“How do I report all these facts if I can’t write a long article?” Here’s how

You can learn a lot about design from the Focus page in the Orange County Register. But that’s not what struck me when I saw this page in Focus editor Charles Apple’s Twitter feed.

OCR Focus 5-23-2014

What I see here is great ammunition for my campaign to kill the news “article.” So this post is for my fellow revolutionaries. (I know you’re out there, plotting quietly.)

Print this Focus page, share it and hold it in reserve for the day (the first day you ban “articles,” I suspect) a reporter comes to you and says, “What do you mean I can’t write a long text article? I know it’s not a compelling narrative, but I’ve got a lot of facts here that people need to know!”

Facts? This page has got ’em. Details on each of five major campaigns in World War II. A map of internment camps. Statistics on medals. Good reporting has been done, which underscores a point my advising pal Erica Perel from The Daily Tar Heel tweeted after my first broadside against the boring article:

Back to our example: Register designer Kurt Snibbe had a lot of facts about the regiment, but nothing that was going to make a true “story.” No central character, no vivid scenes. In this case, there’s a good reason for that. The Register planned a separate story later in the week on one of the heroes, Kazuo Masuda. That story would be a narrative. This is the factual presentation of the unit’s achievements.

Every day in college media, we produce material that also is just, well, factual. We go astray when we try to contort those facts into a long slog of paragraphs with transitions and other attempts to make a coherent “story.”

We need everyone in the newsroom to be able to spot this kind of assignment early in the process and get the right people thinking about doing a, hmm, what do we call it? As I’ve said previously, I’m leaning toward “fact file” because I don’t want “alternative story forms” to be alternative any more. In this case, the reporter or assigning editor would acknowledge immediately that this is not a brief and it’s not a narrative, so it’s time to plan a fact file. What happens from there is up to your newsroom’s work flow — as long as writing and design are planned together.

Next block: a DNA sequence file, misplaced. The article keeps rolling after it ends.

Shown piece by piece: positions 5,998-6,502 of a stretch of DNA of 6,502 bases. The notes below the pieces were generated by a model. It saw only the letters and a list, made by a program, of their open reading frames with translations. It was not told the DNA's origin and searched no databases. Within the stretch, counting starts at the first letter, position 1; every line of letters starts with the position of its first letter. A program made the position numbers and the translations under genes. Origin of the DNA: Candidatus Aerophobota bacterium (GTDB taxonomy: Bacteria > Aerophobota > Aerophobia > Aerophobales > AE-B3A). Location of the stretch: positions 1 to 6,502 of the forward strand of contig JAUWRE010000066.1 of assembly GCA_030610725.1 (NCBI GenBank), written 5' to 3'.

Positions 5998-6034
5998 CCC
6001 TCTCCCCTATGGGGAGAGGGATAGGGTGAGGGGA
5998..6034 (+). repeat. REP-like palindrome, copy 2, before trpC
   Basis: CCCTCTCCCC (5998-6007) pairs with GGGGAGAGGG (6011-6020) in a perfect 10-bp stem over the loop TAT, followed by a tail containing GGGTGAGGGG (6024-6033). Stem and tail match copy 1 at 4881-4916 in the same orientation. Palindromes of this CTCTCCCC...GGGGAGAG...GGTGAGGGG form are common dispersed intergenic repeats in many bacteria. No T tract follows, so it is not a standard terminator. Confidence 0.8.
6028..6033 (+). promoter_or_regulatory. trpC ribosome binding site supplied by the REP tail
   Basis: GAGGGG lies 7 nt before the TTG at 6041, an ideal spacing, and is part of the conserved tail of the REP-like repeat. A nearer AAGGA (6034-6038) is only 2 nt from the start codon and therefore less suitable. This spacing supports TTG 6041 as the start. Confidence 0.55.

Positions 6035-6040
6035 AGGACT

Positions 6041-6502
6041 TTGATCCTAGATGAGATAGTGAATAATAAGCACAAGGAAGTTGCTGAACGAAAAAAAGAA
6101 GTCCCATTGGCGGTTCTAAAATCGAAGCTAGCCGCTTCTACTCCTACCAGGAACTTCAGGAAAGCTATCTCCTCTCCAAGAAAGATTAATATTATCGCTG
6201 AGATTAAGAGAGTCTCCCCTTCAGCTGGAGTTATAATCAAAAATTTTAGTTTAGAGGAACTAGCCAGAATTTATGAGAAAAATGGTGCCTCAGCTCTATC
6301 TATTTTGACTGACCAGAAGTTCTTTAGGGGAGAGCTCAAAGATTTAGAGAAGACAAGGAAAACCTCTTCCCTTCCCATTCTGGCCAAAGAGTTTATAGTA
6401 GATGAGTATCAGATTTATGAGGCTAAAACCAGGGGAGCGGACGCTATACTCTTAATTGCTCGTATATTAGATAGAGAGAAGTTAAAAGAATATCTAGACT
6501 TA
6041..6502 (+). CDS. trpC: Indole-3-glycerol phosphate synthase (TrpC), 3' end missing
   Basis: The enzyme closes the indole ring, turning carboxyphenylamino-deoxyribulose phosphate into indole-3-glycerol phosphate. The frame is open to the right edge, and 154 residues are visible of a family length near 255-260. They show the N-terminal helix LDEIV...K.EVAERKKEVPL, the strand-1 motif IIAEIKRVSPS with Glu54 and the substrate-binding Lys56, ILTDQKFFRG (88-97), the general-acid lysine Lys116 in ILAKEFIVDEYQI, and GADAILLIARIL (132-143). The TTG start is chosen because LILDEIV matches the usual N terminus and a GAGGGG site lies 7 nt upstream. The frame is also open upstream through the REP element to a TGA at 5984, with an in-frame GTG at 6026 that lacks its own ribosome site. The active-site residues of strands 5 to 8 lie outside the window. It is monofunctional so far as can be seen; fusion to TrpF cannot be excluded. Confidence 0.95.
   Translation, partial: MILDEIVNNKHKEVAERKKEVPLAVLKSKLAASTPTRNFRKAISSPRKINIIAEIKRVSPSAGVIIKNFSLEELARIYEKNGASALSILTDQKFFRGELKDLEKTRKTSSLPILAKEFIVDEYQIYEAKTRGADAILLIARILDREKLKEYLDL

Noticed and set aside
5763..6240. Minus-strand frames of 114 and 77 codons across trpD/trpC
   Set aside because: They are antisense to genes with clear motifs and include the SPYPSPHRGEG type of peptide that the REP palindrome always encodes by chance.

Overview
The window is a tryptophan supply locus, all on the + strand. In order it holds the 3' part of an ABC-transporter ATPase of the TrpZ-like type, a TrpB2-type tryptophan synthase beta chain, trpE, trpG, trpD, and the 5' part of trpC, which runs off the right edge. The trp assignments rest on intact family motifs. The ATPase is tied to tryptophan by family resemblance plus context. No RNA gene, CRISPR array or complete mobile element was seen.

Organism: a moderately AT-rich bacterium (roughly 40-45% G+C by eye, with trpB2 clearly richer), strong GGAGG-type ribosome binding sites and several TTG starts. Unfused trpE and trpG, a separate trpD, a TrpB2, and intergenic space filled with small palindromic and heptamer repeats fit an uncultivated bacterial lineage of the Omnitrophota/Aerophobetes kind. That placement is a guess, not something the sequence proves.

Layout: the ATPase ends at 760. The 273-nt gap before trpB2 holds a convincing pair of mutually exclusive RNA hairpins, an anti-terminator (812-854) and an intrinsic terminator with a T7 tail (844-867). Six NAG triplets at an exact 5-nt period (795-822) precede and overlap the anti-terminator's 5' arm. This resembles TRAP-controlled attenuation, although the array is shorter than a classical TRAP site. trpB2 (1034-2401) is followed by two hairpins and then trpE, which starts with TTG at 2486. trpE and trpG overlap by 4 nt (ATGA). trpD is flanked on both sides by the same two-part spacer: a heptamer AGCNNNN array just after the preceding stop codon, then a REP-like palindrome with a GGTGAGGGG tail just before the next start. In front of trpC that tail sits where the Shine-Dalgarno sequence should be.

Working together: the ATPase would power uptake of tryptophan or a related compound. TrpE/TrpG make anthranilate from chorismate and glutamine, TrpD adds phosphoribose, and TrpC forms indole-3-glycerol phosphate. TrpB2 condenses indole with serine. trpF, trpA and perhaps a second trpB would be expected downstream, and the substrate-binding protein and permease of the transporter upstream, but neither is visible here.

Finally, a word about whether this diminishes “writing.” I considered myself a better-than-average writer at my last newspaper job, and I was not shy about defending my turf. I identify with this line from Bill James: “I welcome editorial suggestions with the warmth of an alligator greeting a scuba diver.”

So I could rival the grumpiest writer in your newsroom. And yet I was delighted to do packages like this. It’s incredibly liberating (and quick!) to plan the various elements and knock them out. Quite often a format like this allows for more playfulness or personality than would be tolerated in an “article.” And in any event, spending less time wrestling facts into a semblance of order in a long piece of text means more time for that next beautiful narrative. Make room in the trophy case! 



About adviserdavid

Student media director, Georgia Southern University

Posted on June 4, 2014, in Design, Writing. Bookmark the permalink. Leave a comment.

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